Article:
If any of us still think that patients don't really want access to their health-related data or that "patient engagement" is yet another passing fad in healthcare, there is growing data that the information and access that people have come to expect in every other part of their lives is having an impact on how patients think about who should have access and even control over their health data.
Some providers may be wondering if it would be less time-consuming and more cost-efficient to jump from ICD-9 to ICD-11. The World Health Organization is supposed to present the ICD-11 code set in May 2017. That's only a year and half after the United States implements ICD-10. So why not wait?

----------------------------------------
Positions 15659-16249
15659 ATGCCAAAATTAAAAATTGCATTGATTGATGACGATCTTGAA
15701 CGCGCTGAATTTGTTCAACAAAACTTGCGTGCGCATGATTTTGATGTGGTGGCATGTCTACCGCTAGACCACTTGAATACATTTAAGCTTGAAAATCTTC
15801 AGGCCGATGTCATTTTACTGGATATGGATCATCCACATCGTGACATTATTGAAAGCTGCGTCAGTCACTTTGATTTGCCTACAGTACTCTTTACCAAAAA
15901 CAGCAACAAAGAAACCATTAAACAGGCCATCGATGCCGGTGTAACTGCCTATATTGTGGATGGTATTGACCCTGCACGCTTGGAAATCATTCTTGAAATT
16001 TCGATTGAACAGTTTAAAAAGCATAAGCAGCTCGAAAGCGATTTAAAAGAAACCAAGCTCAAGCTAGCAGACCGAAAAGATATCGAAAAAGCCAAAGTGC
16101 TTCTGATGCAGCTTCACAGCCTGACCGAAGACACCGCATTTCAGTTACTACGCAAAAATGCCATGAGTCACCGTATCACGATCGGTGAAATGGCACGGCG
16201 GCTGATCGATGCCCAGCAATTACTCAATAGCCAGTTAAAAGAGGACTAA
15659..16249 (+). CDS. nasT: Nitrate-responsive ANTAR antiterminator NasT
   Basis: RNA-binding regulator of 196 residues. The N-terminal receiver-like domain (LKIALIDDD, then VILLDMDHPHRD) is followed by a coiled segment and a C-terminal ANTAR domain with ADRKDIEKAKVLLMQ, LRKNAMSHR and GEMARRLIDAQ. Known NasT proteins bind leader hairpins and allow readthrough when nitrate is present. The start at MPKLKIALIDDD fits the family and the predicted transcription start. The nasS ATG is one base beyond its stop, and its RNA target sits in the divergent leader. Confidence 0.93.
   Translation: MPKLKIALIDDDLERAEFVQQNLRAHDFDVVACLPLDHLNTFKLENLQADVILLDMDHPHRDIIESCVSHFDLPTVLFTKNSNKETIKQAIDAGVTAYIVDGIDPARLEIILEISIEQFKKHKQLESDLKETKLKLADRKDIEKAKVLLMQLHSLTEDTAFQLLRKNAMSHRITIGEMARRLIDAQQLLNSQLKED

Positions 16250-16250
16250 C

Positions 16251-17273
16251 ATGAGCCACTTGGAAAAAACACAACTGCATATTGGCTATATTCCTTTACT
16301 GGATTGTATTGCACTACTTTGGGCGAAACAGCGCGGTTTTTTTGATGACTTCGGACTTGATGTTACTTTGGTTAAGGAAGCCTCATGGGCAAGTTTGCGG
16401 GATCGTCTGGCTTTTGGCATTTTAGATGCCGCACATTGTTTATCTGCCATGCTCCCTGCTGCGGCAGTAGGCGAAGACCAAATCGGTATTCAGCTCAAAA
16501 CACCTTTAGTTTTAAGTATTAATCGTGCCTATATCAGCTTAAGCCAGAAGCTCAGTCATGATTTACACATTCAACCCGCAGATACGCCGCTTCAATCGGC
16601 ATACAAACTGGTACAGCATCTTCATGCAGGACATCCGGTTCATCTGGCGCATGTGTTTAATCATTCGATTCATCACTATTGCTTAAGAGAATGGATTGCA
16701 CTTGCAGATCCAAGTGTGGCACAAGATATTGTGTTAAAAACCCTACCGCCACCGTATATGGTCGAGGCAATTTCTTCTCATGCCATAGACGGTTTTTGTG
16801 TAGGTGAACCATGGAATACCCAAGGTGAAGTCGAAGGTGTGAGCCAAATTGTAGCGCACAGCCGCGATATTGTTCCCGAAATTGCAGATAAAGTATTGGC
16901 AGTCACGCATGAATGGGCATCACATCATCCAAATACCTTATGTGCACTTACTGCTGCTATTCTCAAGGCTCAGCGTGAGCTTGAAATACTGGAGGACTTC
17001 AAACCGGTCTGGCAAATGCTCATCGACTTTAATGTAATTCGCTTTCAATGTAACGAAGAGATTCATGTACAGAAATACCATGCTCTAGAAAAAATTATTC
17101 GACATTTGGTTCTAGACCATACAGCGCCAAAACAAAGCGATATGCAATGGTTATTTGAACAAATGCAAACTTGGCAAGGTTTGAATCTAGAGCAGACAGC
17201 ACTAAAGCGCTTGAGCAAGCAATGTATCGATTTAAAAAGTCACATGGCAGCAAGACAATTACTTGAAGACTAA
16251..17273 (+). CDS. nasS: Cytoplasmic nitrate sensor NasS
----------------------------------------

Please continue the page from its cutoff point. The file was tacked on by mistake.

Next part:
At eMDs, we believe waiting is a flawed approach.
There are costs and consequences to continuing using the outdated ICD-9 coding system.
On the heels of the ICD-10 delay, and recognizing that some vendors are struggling to deliver applications that meet the 2014 MU requirements, CMS released a proposed rule giving providers
During our webinar on the topic of ICD-10: The New Timeline, MDeverywhere conducted three polls which generated the following results:
Physicians from your newly acquired practices have been onboarded and credentialed. They are seeing patients and starting to generate charges. But Wait! Who’s confirming they are being paid under the guidelines of the organization’s managed care contracts? Here comes the fun part: Contract Compliance and Payment Monitoring.